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Royal Field Artillery - L/3817 William Fiddis


Noor
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Hi all,

I would like to know how I should research or where to look if I would like to research Royal Field Artillery soldier L/3817 Driver William Fiddis' service?

I was able to get his MIC from ancestry but I can't find any trace about him.

I know he was entitled 15 Star trio, he landed in (3) Egypt on the 29 December 1915 and that's it.

Can someone tell me please what the prefix "L" means front of his number?

Any other information would be greatly appreciated.

Kind Regards,

Noor


From 1920 prefix "L" means for RFA a local enlistment..... can it be the case on MIC?

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The prefix also had the same meaning during 1914 too, if you know where William lived it may narrow the field down as to which brigade he joined, effectively these were 'pals' units

Jon

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Given the address you've provided on the forum a likely candidate may be the William Fiddis that appears on the 1911 England Census. Born 1886 in Enniskillen, Fermanagh, Ireland he is listed as a boarder at 32 Berkley Street, Liverpool, his occupation given as Grocers Assistant.

The 148th (1st County Palatine) Bde RFA, 165th (2nd County Palatine) Bde RFA, 169th (2nd County Palatine) Bde RFA, 170th (2nd County Palatine) Bde RFA, 171st (2nd County Palatine) Howitzer Bde RFA and the 31st (2nd County Palatine) DAC RFA were all raised in Liverpool by the Earl of Derby during the early months of 1915.

The only way to be sure is to check the actual Medal Rolls held at Kew - it may be worth putting out a request on the forum as members who visit may have spare time to have a look for you.

Jon

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I have some of 170th Bde arriving Egypt 8 Dec 1915; some men probably in 31st DAC arriving 22/12/1915 - so this may well be the right group of units in 31st Division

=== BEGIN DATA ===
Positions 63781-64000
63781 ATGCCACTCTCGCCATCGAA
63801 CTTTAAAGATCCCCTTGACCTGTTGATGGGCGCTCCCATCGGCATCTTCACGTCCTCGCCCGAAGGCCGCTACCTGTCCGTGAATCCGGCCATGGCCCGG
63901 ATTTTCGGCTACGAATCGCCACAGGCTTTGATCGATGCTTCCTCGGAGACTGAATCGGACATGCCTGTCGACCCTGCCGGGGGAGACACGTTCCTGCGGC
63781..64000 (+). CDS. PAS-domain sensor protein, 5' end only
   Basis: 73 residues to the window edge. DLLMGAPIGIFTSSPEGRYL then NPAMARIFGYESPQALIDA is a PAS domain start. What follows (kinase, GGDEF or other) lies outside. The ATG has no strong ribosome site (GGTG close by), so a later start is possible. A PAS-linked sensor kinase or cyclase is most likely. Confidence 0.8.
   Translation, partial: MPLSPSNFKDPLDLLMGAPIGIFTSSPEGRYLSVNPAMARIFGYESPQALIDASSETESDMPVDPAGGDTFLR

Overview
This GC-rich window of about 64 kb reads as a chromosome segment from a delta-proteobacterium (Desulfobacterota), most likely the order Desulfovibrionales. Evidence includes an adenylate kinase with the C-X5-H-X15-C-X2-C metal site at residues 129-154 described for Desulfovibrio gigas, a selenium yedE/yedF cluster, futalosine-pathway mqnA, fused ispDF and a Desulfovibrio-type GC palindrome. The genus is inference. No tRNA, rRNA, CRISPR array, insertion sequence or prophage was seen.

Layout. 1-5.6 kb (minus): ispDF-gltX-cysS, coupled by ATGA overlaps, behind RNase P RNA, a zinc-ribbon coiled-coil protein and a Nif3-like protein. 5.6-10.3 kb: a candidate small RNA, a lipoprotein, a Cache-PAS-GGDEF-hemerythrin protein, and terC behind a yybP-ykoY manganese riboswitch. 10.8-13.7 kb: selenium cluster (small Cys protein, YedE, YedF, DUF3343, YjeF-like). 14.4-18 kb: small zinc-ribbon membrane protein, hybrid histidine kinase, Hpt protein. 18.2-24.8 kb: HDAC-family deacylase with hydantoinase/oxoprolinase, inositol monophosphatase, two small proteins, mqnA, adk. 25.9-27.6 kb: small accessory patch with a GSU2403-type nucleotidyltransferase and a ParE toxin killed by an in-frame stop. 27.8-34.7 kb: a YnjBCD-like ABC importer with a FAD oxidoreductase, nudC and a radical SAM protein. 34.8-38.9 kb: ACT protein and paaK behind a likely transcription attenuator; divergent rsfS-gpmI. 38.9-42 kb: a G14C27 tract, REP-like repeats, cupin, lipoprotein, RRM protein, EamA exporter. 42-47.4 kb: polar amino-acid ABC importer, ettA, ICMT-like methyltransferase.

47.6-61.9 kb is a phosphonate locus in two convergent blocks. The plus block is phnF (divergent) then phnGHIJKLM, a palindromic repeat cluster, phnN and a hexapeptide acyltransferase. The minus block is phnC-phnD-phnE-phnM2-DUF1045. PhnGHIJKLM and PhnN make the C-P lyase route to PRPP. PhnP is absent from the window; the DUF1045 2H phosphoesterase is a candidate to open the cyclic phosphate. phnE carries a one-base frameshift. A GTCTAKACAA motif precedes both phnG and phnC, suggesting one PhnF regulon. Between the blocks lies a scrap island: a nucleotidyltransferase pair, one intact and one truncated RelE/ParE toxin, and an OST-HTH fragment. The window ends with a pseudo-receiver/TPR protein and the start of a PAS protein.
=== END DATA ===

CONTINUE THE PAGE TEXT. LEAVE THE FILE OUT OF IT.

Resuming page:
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  • 4 months later...

I have researched the Bolton Artillery in Bolton Library Local Studies. They were 1/3 East Lancs Brigade and they went to Egypt in September 1914 with the East Lancs Div. (TF). In 1915 there were two major recruiting campaigns for the Bolton Artillery Reserve Brigades.

The Bolton newspapers also show that In March 1915 Lord Derby began recruiting in Manchester and surrounding towns for RA and RE Units for his Pals Division (which became 30 Div). They were known as the County Palatine RA (the RE were known as the County Palatine RE, or Manchester Engineers). The Bolton Evening News of 01/03/1915 identified the CPRA Unit as 148 (County Palatine of Lancaster) Brigade RFA, commanded by Lt Col G M Ormrod. The article called for 300 men to form a Bolton Battery of this Brigade, to be known as a Comrade's Battery. The BEN of 25/03/1915 reported that the Comrade's Battery was full and identified it as "D" Bty, 148 Brigade. In October 1915 the Bolton papers reported that Lord Derby had called for more recruits to the CPRA, which would serve in 30 and 32 Divs. CPRA men mentioned in the papers later in the war sometimes had their service numbers printed and all began with L/.

Brian

Edited by brianmorris547
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  • 2 weeks later...

The Bolton Evening News ran a column called "Rally to the Flag" which ran from 25/11/1914 to 25/11/1915 (repeated in the weekly Bolton Journal). On 08/03/1915 the BEN reported on "The New Battery", or the Bolton Battery of 148 County Palatine of Lancaster Brigade. The report named 54 new recruits to this Battery including:

Fiddis, William 121 Weston St, Bolton.